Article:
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-   -   more on the Snell certificate (http://www.bikeforums.net/advocacy-safety/874138-more-snell-certificate.html)

emman123 02-21-13 11:12 PM

more on the Snell certificate
 
Hi,

I'm posting this info from a correspondence I'm having with a Snell Foundation representative, I thought it might interest some of ye

I asked about the CPSC standard vs the Snell and also about the differences between the Snell B95A and B90A and that was the reply:

"The CPSC standard is the mandatory standard for bicycle helmets in the US.
All bicycle helmets in the US must meet the CPSC standard by law. But The
CPSC standard is a self-certifying standard, which means that the helmet
manufacturer is responsible for making sure that its products is CPSC
compliant. CPSC does perform some random testing to check on helmet
compliance, but no manufacturer has to submit helmets for CPSC for testing
and approval before bringing its products into the market.

Snell standards are voluntary but are more stringent than the government
mandatory standard CPSC. All Snell certified helmets must pass a complete
comprehensive certification testing process at the Snell lab to be
certified. Production and distribution of those certified helmet will carry
a Snell certification sticker with a unique serial number to track production
quantity. Then Snell buys back random samples of certified helmets in the
market place based on production quantities to verify the performance of
those helmets sold to the public. The difference in the Snell B-90A
standard and B-95A standard is that the B-95A standard requires more areas
on the helmet be tested for impact protection in the back of the head. Some
helmets certified to the B90A standard is styled in such a way that the back
of the head is not covered by sufficient amount of impact absorption foam
and thus will have trouble passing the B-95A standard testing.

Snell certification tests are pass or fail testing under different
environmental conditions (Hot, Cold, Wet, Ambient) onto different impact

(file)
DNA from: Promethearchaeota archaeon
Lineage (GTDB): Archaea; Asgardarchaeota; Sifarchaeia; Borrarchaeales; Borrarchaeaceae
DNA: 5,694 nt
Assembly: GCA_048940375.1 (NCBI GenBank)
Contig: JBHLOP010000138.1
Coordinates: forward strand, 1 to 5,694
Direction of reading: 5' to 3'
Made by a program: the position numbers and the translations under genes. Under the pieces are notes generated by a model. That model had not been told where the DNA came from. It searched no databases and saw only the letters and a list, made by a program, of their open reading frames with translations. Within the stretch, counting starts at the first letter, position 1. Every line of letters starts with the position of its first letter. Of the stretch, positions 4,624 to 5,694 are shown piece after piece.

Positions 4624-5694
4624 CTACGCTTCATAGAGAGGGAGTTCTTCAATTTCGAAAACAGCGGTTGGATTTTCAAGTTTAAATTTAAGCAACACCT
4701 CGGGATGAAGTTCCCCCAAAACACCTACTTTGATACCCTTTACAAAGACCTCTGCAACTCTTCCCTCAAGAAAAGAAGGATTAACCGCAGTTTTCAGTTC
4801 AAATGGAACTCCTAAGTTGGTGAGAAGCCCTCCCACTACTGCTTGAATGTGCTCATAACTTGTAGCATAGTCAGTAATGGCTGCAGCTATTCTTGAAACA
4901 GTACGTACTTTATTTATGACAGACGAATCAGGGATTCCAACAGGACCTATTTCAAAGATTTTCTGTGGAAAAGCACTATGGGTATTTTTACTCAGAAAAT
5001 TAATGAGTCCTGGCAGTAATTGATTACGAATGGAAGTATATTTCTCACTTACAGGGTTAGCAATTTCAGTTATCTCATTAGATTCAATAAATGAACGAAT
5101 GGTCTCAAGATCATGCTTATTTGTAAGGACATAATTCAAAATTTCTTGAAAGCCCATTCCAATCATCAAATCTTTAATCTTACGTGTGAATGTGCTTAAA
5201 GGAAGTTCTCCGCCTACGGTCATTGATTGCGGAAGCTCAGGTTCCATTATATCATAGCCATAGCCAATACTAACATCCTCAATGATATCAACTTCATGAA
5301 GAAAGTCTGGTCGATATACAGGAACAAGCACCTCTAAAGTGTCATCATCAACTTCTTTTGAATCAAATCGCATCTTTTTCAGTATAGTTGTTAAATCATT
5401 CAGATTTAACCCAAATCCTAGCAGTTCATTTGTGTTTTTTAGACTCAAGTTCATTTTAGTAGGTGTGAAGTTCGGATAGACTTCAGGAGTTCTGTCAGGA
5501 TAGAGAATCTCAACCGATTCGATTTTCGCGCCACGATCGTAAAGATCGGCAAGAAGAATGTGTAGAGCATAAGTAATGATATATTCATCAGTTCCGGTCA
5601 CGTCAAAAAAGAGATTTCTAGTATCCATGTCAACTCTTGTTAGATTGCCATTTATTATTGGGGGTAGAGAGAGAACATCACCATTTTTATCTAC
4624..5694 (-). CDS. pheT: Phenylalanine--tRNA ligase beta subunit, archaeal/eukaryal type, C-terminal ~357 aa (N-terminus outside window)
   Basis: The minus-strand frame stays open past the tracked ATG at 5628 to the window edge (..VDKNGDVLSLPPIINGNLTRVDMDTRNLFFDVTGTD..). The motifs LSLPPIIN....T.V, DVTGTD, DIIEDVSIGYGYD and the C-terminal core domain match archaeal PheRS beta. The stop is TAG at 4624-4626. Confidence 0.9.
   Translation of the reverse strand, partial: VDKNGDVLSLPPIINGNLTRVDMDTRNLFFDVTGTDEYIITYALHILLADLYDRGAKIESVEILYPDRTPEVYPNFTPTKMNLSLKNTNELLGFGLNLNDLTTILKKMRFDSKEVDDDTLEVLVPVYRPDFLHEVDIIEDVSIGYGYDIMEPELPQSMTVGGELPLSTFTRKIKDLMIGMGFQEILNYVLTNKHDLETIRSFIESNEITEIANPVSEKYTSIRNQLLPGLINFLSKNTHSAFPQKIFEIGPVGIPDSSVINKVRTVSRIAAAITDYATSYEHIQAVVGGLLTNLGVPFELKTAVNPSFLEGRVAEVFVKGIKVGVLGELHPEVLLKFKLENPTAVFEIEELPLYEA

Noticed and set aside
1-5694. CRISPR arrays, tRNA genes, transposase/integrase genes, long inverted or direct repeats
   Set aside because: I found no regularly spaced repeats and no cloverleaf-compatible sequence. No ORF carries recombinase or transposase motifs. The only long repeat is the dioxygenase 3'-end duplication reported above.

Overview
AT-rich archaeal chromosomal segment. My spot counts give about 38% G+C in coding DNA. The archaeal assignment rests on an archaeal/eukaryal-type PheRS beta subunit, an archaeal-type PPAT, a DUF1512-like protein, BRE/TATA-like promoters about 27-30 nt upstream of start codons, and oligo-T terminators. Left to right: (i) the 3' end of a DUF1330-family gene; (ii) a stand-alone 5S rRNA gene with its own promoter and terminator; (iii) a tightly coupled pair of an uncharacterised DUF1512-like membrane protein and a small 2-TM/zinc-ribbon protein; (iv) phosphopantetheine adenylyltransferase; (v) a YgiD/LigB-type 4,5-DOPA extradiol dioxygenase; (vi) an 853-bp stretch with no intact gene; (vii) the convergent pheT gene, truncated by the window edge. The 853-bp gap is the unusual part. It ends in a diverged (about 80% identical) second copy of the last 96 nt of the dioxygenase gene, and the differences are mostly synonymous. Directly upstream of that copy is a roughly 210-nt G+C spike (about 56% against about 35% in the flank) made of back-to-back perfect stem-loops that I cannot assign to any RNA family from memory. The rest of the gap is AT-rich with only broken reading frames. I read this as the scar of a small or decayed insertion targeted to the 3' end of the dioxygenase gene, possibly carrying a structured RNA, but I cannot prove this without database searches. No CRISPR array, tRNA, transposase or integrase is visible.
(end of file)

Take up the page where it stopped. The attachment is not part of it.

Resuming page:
surfaces. A helmet sample that does well in one condition or on one surface
may not do so well in another. Only when all tests pass the standard
requirements, a helmet model and size becomes Snell certified products. So
we cannot rank one helmet model against another. Basically when a helmet
become Snell certified, it means we strongly recommend that helmet model to
the general public. Snell certification means that it is the most protective
headgear available in the market. "





so as far as I understand now the B95A certification is the most demanding standard for bicycle helmets,
on the Snell website here ( http://www.smf.org/cert ) one can find a list of helmets that have achieved this standard, I think its interesting to note
that amongst them are some Chinese lower-cost helmets as well, now i'm trying to figure out which of these helmets listed there is available to purchase in USA and where however the helmet I'd care to use must be regular and not the full-face DH style....

GrouchoWretch 02-22-13 10:59 AM

I'd wear full face with a face shield much of the year if I were still riding in Wyoming. But not San Antonio. :D

smasha 02-23-13 07:38 AM

now look into the forces involved in the "impact tests" they do, and ask why they're marketed as "bicycle helmets", rather than "pedestrian helmets" ;)

Roushe 02-23-13 02:04 PM

From what I have read, the Snell B-95A standard requires a smooth exterior and has a chin bar test. Sounds like a full face motorcycle style helmet with no vents to me. The biggest difference as far as actual impact testing between CPSC and B-95A is the drop height (2M vs 2.2M). I have also read that the European CE EN1078 standard, which is also newer than the B-95A, also has a 2.2M drop test and allows vents. So, IMO, the best helmet for me would be the ones meeting CS EN1078 which every Bell helmet meets.

Russ

emman123 02-24-13 12:27 AM

Quote:

Originally Posted by Roushe (Post 15308368)
From what I have read, the Snell B-95A standard requires a smooth exterior and has a chin bar test. Sounds like a full face motorcycle style helmet with no vents to me. The biggest difference as far as actual impact testing between CPSC and B-95A is the drop height (2M vs 2.2M). I have also read that the European CE EN1078 standard, which is also newer than the B-95A, also has a 2.2M drop test and allows vents. So, IMO, the best helmet for me would be the ones meeting CS EN1078 which every Bell helmet meets.

Russ

great to hear about that why pay for a helmet more than for a Bell if it offers just the same protection? I also understand that the affordable Specialized Align meets both the B90A AND the CS, so its also a good way to go...
the representative in Snell suggested to me the most protective helmet there is (in their opinion and testing) but its not for regular rides...

he wrote:
"I can see that you really want all the protection that you can get for bicycling. The only B-95A certified helmets that are easily available in today's market is the Specialized Dissident model. It is designed for mountain biking and downhill biking. You should find it in any Specialized bicycle dealer shops in the US. Make sure you find a size that fit your head."


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